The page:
Monday, July 25, 2011

Amy Winehouse

I don't eulogize often, and I am not sure this will even be a eulogy in the traditional sense. If you did not hear already, British singer Amy Winehouse died from a drug overdose this weekend.

I really loved Amy's music, and her voice was one of my favorites. I don't know that she was that likable of a person, but drug addicts seldom are. I am not overly saddened by her death, but more that it took so long. By the time she got any press in the States with Back to Black (her second album) she was already pretty bad off. In a Rolling Stone interview she was painted rather horribly, and while I am no fan of that magazine it seemed an honest account of the meeting. Frankly, I never expected to see another album from her either due to her death or perhaps she would simply vanish. I do blame a lot of her problems on her husband, Blake Fielder-Civil, who reportedly started her on harder drugs. Whether this is fact or not, it is pretty clear he is a major scumbag who was imprisoned "following his guilty plea on charges of trying to pervert the course of justice as well as a charge of grievous bodily harm with intent." [link]

Now, certainly one could conceivably refuse the descent into severe drug addiction, though for many I find this concept hard to swallow. When you are already a troubled person, and a bit of an odd-ball (Russell Brand mentions how odd it was that she was a jazz singer) you often look for anything to alleviate the pain. When someone you think loves you offers an escape you are likely to take it. The same could be said for extreme exercise regimens or religious zealotry.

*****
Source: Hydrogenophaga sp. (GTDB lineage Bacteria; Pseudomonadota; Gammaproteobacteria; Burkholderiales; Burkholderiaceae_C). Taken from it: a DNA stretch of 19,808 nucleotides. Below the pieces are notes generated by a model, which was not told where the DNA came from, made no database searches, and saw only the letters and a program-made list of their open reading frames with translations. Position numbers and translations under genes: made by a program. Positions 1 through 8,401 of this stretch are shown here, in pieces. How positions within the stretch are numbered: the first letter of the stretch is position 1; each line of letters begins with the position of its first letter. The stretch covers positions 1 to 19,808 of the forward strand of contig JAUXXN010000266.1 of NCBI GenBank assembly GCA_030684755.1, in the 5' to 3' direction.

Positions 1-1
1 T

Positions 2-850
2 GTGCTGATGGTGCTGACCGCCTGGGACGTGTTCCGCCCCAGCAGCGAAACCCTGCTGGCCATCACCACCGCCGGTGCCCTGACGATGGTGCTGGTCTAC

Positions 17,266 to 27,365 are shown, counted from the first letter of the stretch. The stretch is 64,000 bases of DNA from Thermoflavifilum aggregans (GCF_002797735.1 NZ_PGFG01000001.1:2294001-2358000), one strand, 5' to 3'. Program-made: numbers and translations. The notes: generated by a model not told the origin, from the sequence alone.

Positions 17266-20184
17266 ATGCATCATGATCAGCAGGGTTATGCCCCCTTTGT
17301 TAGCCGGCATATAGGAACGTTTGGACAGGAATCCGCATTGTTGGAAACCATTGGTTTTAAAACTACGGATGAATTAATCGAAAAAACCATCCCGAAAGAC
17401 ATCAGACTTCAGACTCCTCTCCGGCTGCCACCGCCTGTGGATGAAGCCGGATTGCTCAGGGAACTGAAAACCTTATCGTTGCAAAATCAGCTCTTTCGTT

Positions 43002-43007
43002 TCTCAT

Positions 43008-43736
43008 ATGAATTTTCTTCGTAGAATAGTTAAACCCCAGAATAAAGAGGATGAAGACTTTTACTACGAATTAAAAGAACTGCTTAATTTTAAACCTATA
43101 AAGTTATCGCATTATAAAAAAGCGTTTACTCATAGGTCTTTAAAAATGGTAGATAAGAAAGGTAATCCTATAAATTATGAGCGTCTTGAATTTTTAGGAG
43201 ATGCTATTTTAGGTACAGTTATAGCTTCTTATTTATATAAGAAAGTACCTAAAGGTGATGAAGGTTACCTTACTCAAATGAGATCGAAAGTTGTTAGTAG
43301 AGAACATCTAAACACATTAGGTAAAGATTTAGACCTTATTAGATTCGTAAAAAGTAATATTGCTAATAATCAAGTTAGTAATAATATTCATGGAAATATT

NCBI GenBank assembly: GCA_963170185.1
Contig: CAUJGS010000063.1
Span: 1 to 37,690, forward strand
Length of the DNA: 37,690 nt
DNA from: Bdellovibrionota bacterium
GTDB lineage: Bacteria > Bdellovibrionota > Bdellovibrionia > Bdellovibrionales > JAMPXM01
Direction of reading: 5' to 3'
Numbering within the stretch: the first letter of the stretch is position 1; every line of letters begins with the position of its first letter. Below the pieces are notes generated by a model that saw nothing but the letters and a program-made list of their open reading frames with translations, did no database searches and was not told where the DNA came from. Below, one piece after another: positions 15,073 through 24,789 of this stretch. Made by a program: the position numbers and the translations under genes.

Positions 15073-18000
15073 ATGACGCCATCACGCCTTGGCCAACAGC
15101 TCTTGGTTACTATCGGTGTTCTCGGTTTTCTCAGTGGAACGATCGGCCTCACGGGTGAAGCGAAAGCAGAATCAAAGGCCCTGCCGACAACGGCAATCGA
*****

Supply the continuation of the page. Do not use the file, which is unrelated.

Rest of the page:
Anyway, I loved Amy's music, and my only regret is that she did not die quickly enough to avoid becoming a joke. She had one of the great voices and that is what I'll remember.


Lockwood said...

This piece from The (Portland) Oregonian has been the best of the articles I've read:
Excerpt: "It's nothing but sad. When someone -- anyone -- dies young, it's just sad. We can sub tragic, or heartbreaking, or even unfair, and those words are all applicable, but they're nothing but variants of sad.

British singer Amy Winehouse was 27 years old when she was found dead in her London home on Saturday. That the outcome felt so inevitable, so cliche, made it all the more sad."

As I tweeted on Saturday, I wasn't all that familiar with her music, probably only 3 or 4 songs. But I'd been quite impressed with every bit of her work I'd heard. I was saddened to hear the news more that I would have expected; I think I was rooting for to pull through and pull out of her nosedive more than I do with most celeb trainwrecks, simply BECAUSE the tabloids were making such hay with her latest fiasco. I hoped she would succeed despite the goddamn vultures. Now she'll never have the chance.


Darius Whiteplume said...

Thanks for that link, I will have to read it.

I would have liked to see her turn around as well. Russell Brand, who knew her before she was famous, did a nice piece on her. I imagine if we looked at addiction differently she might have been helped.

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